How To Use Histogram To Know If The Photo Is Too Light or Too Dark?

Blog00020-6 Use of Histogram   Blog00020-6 Use of Histogram

Have you found that the photo is too light/too dark?
Whether it is a DSLR or a mirrorless/micro single, have you ever tried to see the photos on the screen in the sun, and often suspect that the photos are not properly exposed (too light/too dark)? In fact, professional photography will not rely on the light and darkness of the photo on the screen to determine whether the photo is properly exposed. Instead, we will use another effective tool-Histogram, which you must learn!

Now let me introduce to you a very important and convenient tool in Digital Photography Histogram. For those who are new to photography, this can be regarded as a very new and relatively “technical” thing, but in fact, once you understand the meaning of Histogram, you will find that it is really easy to use! Now I will give you a brief introduction,

In a histogram, the x-axis represents the information from dark to light, and the y-axis represents the amount of the information. The following are the three most common exposure situations:

  1. Overexposed
    Most of the information is also skewed to the right, and there is basically no information on the left.
  2. Correct exposure (Average)
    Information is evenly distributed from left to right, with more information in the middle.
  3. Underexposed
    Most of the information is also skewed to the left, and there is basically no information on the right.

Blog00020 Use of Histogram

You may easily overexposure with snow background

Under different aperture the histogram shift from left to right

The myth of correct histogram
Does every photo also need to have or be adjusted to a histogram of normal exposure? Of course not. As mentioned before, photography emphasizes the cooperation of technology and artistic conception. An overexposed or underexposed photo can also be a good photo. Take a look at the following example:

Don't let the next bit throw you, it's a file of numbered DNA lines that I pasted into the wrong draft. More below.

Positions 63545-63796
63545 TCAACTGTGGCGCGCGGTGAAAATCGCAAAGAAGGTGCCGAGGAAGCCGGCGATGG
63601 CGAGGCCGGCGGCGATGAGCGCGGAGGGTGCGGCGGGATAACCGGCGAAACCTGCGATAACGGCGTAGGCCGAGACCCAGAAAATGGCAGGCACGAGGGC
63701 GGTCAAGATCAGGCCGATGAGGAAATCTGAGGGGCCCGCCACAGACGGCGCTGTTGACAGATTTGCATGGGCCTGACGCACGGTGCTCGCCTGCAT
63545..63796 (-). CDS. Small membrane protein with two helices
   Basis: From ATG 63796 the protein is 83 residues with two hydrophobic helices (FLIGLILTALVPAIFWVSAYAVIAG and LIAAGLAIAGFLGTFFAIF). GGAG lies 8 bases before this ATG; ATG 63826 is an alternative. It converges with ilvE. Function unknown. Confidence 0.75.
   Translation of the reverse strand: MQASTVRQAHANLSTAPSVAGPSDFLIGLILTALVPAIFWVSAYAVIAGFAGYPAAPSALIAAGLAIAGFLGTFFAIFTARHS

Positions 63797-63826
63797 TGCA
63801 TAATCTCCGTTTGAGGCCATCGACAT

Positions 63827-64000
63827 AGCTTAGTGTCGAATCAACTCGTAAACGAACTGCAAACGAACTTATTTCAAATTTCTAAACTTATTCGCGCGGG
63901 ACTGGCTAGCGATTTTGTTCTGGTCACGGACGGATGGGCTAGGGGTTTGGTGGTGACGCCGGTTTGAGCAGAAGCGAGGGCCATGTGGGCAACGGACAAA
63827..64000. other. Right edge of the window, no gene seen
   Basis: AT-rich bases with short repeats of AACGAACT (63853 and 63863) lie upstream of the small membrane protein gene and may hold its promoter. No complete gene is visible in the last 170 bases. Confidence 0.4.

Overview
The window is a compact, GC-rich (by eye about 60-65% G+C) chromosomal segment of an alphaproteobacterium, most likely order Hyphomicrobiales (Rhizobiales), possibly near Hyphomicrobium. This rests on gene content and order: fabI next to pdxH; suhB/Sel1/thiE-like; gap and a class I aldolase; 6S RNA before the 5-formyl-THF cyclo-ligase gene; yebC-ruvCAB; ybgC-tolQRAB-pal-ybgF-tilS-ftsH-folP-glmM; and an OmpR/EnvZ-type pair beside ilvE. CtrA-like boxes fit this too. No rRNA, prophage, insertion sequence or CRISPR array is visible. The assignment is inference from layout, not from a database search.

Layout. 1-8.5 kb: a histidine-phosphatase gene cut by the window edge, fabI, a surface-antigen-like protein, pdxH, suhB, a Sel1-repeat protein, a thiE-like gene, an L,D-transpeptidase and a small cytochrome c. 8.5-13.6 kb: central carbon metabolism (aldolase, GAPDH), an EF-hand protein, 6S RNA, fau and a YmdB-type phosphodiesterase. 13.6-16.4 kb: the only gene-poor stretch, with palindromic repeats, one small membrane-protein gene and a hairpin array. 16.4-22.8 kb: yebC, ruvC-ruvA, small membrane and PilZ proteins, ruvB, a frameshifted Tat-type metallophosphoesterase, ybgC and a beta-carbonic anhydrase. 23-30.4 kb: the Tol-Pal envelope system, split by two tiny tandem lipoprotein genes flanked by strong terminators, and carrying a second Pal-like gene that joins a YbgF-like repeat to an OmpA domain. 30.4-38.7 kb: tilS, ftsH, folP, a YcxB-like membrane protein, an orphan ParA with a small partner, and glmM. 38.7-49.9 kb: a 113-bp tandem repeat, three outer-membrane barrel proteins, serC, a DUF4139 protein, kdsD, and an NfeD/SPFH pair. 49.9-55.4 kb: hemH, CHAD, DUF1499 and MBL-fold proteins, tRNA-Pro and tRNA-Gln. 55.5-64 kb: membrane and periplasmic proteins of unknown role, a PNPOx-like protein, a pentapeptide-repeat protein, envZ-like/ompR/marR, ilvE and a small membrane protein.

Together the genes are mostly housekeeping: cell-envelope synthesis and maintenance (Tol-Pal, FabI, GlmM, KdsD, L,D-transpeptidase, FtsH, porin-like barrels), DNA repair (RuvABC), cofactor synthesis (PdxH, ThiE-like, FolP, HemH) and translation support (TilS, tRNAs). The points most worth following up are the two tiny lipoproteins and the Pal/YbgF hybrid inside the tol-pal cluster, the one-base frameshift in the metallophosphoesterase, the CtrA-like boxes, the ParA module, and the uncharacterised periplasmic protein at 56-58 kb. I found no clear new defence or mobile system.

Obviously the above photo is underexposed and we need to deliberately adjust the aperture to create a silhouette photography effect.

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From the above effect the setting of aperture, shutter speed and ISO is deliberately adjusted to overexposure. The effect is to create a contrast to emphasize the snowy romantic wonderland.

Histogram is actually just a statistics that truly reflects the distribution of the dark and light levels of the photo. There is no absolute right or wrong histogram. But of course, if you want to take a photo with normal exposure such as travel photography, ordinary portraits, normal landscapes, etc. The histogram is very valuable for reference, so I suggest that you don’t just look at the photos after shooting, but also refer to the histogram to understand the impact of different aperture, shutter, and ISO combinations on exposure in different environments. Of course, the most important thing is yes. Make sure the photo has the “correct” exposure in your mind!

Written by Collin Smith @ Holborn London

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